I wonder if Hillary Clinton is still sticking by her call, made in September, to admit tens of thousands of Syrian “refugees” into the United States with all due haste. Her former boss, Barack Obama, has still been holding to some slightly more modest numbers in the range of ten thousand. Neither of those plans may even come close to appeasing some elements of their base, such as one writer at The Atlantic who tosses all those pesky numbers out the window and proclaims that we should just take in all of them. Yes… all of them.

What could possibly go wrong? Well, in Germany they’re already starting to find out just how bad things can get. There have been protests bordering on riots in the streets over there which garner very little coverage in American news outlets, but the German people are approaching panic levels in some areas. Crime is on the rise and the villages taking in seriously large numbers are concerned about their national identity being subsumed. Their preparations for the worst are running into snags as well. We find one example at Zero Hedge, where we learn that you basically can’t even buy pepper spray in the country any more.

Despite occasional videos of angry Germans protesting at what has become the biggest “foreign invasion” of Europe since World War II, the German popular response to the wave of migrants, which is now expected to top 1 million in 2015 has been relatively calm. Fear (and anger), however, are building beneath the otherwise calm surface.

According to a report by Focus, following a 600% surge in sales over the past two months, Germany has run out of pepper spray, and the irritating substance can now only be purchased after weeks of waiting. Focus says that according to pepper spray manufacturers, “frightened Germans” have bought out all the available inventory. The alleged reason, according to the German publication: “die Flüchtlingskrise”, or the refugee crisis.

Focus goes on to say that in private, Germans are equipping themselves “massively.”

It appears that “die Flüchtlingskrise” is a phrase being heard on the lips of many, many Germans these days, and for good reason. Things have long since reached crisis proportions and people are frightened. This isn’t some rampant xenophobia run amok, but rather a rationale response to an existential threat. And if the German government doesn’t want to listen to their own people, maybe they should check in with their allies in Italy. You’ll never guess who they just caught trying to sneak into the country disguised as a poor, beleaguered Syrian “refugee” this month. (Daily Caller)

Italian authorities arrested a convicted Tunisian terrorist with links to ISIS as he tried to enter the country on a boat carrying Syrian refugees.

Ben Nasr Mehdi was first arrested in Italy in 2007 after getting exposed as the mastermind behind planned attacks on Italian soil on behalf of a now ISIS-affiliated group. Mehdi was deported last year after completing his seven-year prison term in Italy.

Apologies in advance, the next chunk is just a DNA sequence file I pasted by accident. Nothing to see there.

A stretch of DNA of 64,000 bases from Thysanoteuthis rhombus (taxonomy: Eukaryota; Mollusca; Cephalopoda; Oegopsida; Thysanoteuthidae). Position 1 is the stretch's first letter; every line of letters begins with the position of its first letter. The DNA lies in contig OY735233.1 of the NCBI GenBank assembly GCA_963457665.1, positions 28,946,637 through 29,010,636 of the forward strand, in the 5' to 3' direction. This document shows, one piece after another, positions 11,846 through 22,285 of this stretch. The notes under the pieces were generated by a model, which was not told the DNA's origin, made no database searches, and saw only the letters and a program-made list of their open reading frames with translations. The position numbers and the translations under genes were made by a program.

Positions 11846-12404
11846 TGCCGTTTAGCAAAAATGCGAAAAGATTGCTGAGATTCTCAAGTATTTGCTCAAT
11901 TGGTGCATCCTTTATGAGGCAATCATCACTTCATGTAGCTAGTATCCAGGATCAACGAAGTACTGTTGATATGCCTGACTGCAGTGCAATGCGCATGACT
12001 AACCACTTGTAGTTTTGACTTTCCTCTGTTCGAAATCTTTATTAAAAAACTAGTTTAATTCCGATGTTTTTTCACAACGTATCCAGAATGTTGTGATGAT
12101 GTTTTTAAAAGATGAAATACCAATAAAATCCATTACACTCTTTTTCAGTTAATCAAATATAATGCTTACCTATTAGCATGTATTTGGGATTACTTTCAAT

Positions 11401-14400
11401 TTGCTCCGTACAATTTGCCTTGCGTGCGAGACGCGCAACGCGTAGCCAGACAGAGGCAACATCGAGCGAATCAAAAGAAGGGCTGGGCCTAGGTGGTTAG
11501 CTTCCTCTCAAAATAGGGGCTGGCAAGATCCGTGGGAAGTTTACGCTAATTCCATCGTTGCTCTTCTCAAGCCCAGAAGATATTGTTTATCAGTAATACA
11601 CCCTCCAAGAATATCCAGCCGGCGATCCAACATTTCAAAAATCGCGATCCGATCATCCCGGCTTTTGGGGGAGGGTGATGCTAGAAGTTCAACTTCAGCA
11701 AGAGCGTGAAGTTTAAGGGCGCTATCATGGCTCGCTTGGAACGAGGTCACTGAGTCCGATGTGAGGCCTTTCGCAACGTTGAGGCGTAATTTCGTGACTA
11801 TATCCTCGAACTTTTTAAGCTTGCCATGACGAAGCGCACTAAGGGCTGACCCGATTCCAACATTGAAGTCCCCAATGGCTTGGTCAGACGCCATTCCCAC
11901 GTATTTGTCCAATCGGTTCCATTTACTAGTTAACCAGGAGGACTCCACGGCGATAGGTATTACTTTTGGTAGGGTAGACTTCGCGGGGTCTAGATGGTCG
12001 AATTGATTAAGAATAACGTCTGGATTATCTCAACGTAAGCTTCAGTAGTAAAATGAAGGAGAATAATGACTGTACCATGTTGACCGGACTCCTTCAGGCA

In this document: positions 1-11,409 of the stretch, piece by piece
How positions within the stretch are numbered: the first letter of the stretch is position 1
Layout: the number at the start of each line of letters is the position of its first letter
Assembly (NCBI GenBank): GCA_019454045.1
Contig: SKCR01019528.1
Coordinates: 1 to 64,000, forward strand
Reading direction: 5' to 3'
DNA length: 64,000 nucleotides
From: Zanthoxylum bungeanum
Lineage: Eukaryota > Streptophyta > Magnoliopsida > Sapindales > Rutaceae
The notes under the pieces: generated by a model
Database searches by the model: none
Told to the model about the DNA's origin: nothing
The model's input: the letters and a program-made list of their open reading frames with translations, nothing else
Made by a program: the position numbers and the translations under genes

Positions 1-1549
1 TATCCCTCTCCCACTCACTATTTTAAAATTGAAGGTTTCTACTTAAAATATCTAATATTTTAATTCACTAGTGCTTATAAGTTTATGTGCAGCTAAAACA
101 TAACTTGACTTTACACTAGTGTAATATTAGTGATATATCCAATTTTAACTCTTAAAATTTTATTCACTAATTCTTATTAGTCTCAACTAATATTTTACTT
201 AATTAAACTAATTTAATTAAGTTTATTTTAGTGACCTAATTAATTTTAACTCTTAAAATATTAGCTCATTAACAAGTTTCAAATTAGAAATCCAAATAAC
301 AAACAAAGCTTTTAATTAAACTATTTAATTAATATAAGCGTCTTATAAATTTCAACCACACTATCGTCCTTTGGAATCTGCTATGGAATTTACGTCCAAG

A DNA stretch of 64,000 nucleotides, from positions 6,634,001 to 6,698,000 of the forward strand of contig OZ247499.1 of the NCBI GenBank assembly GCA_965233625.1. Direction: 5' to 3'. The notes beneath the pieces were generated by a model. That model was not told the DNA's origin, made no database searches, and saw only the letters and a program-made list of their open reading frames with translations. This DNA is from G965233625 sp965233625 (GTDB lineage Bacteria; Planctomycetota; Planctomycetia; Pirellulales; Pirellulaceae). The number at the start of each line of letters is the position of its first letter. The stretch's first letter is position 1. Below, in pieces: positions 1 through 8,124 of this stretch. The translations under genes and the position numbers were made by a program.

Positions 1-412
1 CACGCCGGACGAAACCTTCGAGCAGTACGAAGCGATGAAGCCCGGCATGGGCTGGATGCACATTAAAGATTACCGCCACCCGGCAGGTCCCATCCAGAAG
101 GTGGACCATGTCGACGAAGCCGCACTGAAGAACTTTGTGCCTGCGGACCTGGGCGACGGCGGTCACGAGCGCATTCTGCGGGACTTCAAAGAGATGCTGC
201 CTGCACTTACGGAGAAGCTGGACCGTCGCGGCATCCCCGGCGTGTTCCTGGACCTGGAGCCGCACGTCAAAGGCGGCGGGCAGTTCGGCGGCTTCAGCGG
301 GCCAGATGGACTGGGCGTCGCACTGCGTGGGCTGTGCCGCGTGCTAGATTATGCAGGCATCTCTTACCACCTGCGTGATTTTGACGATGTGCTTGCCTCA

It appears he planned to finish what he started in 2007 and carry-out his Jihadist calling.

Yep. We have our first confirmed instance of a known, previously convicted terrorist trying to take advantage of the crisis and cross over into Europe to cause more havoc. And if that’s the one guy who you did manage to intercept, how many more have already made it in? How many are in Germany? How many are looking longingly across the water seeing a chance to finally make it into the United States thanks to the generous nature and open hearts of Barack Obama and Hillary Clinton?

If you’d like one more thought piece to peruse on this subject today, there’s a good one which actually posted last week at the WaPo. This is not a situation which is confined to Germany and Italy by any means. Various national leaders are already either closing up their borders or looking nervously back and forth between their neighbors to see who might jump on the nationalist bandwagon next. And if your neighbor does it and you don’t, the human flood will crash all the harder against your doors.

Hungary already has proved that it can largely insulate itself from the refugee crisis by deploying razor wire and threatening lengthy prison sentences for anyone who dares cross it. The country’s moves have shifted the burden of the refugee crisis to its neighbors — and are now tempting leaders in those nations to build their own fences.

The U.N. refugee agency said Monday that a record 218,394 people crossed the Mediterranean to reach European shores in October — about as many as the total from all of last year. As the numbers rise, officials in countries across central and southeastern Europe are eyeing one another nervously, fearing that a sudden closure of any one border could unleash a domino effect across the region that would leave tens of thousands of people stranded and angry, far from their intended destinations in the continent’s north.

The situation in Syria is a mess, but it is not our mess to clean up. And we certainly don’t have any obligation to suddenly throw open the doors to tens or hundreds of thousands of migrants from one of the most terror-rich regions on the planet. If we do, we can expect to see the same crisis situation which is taking place in Europe right now. Of course, we can just elect Hillary Clinton next year and continue the same policies that Barack Obama is pushing.

And in that case you might want to stock up on pepper spray right now. And for those of you who aren’t liberals, a few trips out for extra ammunition likely wouldn’t be amiss either.


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